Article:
Wedding Season is Upon us!

The dos and don’ts of pre-nuptial agreements

Pre-nuptial agreements have been popular with couples where at least one of them wants to preserve significant inherited family wealth, a business or to provide for children from their first marriage when entering into a second marriage. Today, more people preparing to marry for the first time after having created their own wealth or been assisted to do so by family, perhaps because of the increased cost of buying their first family home, also want to know how they can protect themselves from contentious financial claims if the marriage breaks down. We have some useful tips for those who have or are planning to say “I do”:


  • Discuss your assets with your partner and make sure that you agree what will be separate property and what will be joint property, including any inheritance or business assets.
  • Review whether you own any real estate in your sole names or jointly as either joint tenants or tenants in common. If you have a declaration of trust in place, you will need to provide details to your solicitor.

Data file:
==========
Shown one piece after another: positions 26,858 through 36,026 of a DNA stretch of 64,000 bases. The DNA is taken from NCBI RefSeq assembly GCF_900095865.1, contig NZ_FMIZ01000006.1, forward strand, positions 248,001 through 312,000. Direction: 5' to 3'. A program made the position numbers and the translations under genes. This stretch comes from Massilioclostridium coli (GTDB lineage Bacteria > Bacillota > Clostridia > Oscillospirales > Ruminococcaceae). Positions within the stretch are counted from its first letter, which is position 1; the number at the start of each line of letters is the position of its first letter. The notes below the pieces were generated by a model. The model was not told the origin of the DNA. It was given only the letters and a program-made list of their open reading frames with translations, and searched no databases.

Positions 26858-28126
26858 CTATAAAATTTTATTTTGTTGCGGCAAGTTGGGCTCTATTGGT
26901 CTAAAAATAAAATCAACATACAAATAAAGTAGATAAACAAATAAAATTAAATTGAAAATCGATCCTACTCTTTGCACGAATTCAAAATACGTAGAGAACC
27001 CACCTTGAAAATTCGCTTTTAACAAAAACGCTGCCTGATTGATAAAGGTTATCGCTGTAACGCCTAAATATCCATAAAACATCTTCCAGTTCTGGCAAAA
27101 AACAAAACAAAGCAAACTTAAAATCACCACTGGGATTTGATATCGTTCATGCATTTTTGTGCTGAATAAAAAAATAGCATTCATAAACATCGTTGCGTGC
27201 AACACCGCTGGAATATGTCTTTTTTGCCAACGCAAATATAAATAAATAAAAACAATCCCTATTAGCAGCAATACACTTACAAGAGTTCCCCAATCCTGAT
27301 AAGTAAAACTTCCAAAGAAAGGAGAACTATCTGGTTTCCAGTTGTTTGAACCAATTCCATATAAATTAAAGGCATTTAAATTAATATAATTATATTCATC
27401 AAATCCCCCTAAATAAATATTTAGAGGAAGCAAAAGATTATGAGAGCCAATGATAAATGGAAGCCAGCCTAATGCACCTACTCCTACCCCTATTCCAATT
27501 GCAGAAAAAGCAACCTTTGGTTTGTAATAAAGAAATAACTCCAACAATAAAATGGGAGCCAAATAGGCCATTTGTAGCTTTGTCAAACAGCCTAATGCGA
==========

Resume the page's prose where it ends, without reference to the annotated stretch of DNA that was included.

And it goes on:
• Decide how you will be responsible for any finances, including debts or liabilities, in the event of separation.
  • Contact different solicitors at least three months before the wedding. The agreement needs to be drafted, negotiated, finalised and signed by all parties (including your respective solicitors) a minimum of 28 days before the wedding.
  • Book an appointment for either before or just after the wedding to review your Will, or to create one if you don’t already have one.



  • Leave it too late to broach the subject with your partner. You will both need time to discuss things privately before obtaining separate legal advice. We recommend starting the discussions at least 6 months before your wedding.
  • Hide your assets. A pre-nuptial agreement is less likely to be considered valid if parties have not exchanged full and frank disclosure of their assets.
  • Pin down child maintenance or contact arrangements. This is something that would be agreed or determined at the time of separation.
  • Ringfence everything you own if the resulting financial inequality would be deemed unfair and so risk the agreement not being applied.
  • Pressure your partner into signing the pre-nuptial agreement. If a party is subjected to undue influence when signing the agreement, it is unlikely to be upheld.

If you are interested in entering into a pre-nuptial agreement, or want to know more, contact us at 01622 698000 to speak to a member of the family team.